To name just a few of these possibilities: those who die in battle or combat are either taken to Folkvangr (Freyja’s home) or Valhalla (Odin’s hall), while those who die of old age make their way to Hel (the realm of the goddess by the same name, very different from the Christian hell). Each god has their own dwelling place, and those who are devoted to a particular deity may find their final rest in the home of said god.
Among other ethics, heathens believe in reciprocity and building positive relationships over time with both the gods and people. Hospitality is vital to heathens as a way to give back to their community. Norse pagan hosts may choose to offer:
Clean sheets or a clean towel for overnight guests.
Food and drinks for visitors.
Fresh toiletries in case a guest has forgotten something.
Warmth and friendship to all who enter their home.
During the Viking age, hosts offered their guests life-saving protection from both the elements and criminals. In the modern era, this translates to providing shelter and a place of acceptance.
Being Heathen in a modern context means that you are accepting of others while striving to be the best person you can be. In general, Norse pagans tend to be truthful, honorable, and strong-willed individuals who stand up for what they believe is right.
Heathens both then and now see all people as worthy of respect. They are accepting of all people, regardless of race, gender, and sexuality, and honor one’s chosen name and pronouns.
Sadly, there are groups that use Norse paganism to promote white supremacy and other hateful agendas. Mjolnir, the sacred heathen symbol of Thor’s mighty hammer, is often worn by neo-Nazis and other white nationalists. Beginners to Norse paganism should know that someone wearing or displaying Thor’s hammer does not necessarily share the inclusive beliefs of heathens.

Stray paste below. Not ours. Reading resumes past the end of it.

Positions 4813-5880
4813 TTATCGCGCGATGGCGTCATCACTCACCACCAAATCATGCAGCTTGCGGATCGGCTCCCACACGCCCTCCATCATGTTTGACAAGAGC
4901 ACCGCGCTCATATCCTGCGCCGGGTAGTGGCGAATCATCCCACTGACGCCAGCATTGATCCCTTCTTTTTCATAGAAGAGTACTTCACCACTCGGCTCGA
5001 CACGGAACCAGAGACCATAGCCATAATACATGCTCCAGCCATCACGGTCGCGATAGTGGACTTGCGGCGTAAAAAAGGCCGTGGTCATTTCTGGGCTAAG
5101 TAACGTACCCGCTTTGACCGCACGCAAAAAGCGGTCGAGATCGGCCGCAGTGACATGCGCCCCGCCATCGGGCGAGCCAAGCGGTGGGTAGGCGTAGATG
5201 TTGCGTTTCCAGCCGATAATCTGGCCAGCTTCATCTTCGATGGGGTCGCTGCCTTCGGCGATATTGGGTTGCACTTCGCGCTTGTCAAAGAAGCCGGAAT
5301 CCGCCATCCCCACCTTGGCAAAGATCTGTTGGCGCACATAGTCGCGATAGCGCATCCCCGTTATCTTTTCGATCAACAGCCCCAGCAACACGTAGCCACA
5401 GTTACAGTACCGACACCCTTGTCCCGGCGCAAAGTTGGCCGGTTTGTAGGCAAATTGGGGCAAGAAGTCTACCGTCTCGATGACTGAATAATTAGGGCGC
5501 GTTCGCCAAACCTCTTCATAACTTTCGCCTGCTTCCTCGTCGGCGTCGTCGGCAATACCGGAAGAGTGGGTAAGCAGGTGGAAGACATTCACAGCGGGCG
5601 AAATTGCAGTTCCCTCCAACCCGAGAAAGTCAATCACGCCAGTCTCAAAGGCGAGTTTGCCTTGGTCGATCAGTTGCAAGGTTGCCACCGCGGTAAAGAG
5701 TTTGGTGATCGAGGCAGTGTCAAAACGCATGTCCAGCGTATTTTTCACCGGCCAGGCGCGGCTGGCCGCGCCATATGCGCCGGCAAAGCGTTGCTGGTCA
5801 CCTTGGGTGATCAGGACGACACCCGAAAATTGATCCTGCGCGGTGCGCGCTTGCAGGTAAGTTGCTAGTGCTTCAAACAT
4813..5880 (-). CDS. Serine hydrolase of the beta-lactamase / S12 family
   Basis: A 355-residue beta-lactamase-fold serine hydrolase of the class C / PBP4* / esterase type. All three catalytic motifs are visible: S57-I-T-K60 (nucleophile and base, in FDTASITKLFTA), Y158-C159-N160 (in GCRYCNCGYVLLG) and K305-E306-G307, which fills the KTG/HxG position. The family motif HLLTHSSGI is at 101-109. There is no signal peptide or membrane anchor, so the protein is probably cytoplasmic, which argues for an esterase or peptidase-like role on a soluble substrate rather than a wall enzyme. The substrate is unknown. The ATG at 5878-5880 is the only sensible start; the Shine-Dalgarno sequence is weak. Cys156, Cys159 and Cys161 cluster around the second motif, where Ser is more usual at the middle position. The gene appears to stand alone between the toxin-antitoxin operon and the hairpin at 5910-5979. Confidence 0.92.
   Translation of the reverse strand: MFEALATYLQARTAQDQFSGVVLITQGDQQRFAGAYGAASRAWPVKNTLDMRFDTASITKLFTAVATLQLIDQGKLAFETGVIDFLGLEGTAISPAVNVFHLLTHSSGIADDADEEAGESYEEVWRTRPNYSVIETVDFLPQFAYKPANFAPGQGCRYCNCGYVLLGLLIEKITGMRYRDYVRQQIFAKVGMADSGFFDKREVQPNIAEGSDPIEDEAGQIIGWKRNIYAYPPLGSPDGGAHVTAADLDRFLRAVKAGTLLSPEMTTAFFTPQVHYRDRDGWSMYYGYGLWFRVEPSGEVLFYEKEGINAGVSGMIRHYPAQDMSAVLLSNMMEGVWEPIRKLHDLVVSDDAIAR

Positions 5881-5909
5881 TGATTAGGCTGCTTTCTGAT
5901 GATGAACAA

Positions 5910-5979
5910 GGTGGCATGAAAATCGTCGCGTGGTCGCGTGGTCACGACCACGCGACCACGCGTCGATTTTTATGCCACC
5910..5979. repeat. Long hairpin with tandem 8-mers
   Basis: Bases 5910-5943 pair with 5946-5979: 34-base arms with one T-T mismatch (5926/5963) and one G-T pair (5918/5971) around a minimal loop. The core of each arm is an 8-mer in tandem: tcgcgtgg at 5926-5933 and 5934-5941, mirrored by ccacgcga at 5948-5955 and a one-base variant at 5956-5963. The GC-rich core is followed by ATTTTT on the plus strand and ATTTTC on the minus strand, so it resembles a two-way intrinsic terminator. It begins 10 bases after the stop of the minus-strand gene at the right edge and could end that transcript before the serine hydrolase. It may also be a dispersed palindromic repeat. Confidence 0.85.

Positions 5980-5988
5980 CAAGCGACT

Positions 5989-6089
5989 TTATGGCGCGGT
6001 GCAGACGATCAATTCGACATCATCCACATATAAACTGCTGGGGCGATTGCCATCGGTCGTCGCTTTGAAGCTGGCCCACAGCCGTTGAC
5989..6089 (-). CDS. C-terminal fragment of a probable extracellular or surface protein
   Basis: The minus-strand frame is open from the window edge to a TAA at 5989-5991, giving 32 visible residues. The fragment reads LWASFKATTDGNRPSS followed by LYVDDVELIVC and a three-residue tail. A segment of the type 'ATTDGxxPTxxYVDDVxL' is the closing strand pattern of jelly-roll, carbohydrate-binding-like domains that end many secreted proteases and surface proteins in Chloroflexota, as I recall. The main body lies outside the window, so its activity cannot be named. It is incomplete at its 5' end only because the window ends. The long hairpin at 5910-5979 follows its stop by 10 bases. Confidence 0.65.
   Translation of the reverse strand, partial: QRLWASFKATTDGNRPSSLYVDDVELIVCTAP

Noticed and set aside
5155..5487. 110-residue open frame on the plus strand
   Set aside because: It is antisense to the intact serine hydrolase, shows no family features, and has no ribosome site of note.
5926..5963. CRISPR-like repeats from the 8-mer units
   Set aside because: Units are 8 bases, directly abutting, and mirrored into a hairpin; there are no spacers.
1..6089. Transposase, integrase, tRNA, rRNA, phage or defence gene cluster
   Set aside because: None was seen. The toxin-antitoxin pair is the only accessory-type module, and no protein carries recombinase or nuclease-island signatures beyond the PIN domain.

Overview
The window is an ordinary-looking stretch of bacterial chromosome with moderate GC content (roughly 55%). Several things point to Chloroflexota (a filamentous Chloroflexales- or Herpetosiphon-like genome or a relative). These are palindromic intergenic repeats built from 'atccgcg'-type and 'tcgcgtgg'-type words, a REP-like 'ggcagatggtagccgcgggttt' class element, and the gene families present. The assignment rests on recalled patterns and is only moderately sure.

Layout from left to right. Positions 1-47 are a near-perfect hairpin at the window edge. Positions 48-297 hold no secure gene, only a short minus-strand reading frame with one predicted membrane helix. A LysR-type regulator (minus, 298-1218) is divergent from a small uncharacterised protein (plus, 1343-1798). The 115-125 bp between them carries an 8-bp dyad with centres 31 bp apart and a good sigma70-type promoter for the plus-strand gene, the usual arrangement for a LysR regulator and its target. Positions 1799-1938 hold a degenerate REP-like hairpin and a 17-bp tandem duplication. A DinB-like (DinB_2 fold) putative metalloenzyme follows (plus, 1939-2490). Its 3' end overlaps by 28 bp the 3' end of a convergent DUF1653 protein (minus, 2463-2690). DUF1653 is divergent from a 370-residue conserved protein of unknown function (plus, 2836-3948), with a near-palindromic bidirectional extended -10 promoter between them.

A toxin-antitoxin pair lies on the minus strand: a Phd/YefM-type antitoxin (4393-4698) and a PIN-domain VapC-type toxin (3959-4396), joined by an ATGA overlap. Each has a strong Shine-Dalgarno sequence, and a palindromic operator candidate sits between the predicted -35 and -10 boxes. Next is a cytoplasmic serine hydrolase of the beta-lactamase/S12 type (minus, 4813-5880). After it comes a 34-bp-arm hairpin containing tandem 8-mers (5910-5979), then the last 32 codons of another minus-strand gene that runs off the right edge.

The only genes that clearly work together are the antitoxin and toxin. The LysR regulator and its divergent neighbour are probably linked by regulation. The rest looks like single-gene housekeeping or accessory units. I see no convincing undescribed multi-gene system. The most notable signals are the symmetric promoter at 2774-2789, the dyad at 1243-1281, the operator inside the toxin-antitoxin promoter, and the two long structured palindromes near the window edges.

Heathenry is a culture as much as it is a faith. Heathens feed their souls in many ways and enjoy pastimes both modern and ancient, often using traditional, pre-Christian Norse texts as inspiration. There are many subcultures of heathens:
Homesteaders, gardeners, and people who work with the Earth
Practitioners of fiber arts, such as crafters and those who spin their own wool into yarn
Brewers who make mead, a drink made from fermented honey (well-beloved by ancient Northern European people)
Poets and storytellers recreating work of the ancient Eddas and sagas.
Heathens believe in a concept called frith, or unbreakable peace. While heathens tend to love a hearty debate, they also agree to treat each other as they wish to be treated. People following modern heathenry find peaceful solutions to problems and work toward maintaining frith with others.
Heathens use the examples of ancient Northern European peoples, ancient texts like the Eddas and sagas, and even archeological evidence to strive to better themselves. These ancient texts and findings provide heathens with practical ways to honor the gods, their ancestors, and land spirits in their everyday lives. Though these practices are ancient, Norse paganism is open and welcoming to beginners of all backgrounds.
Interested in more Norse practices? Explore this sleep ritual inspired by the Hávamál.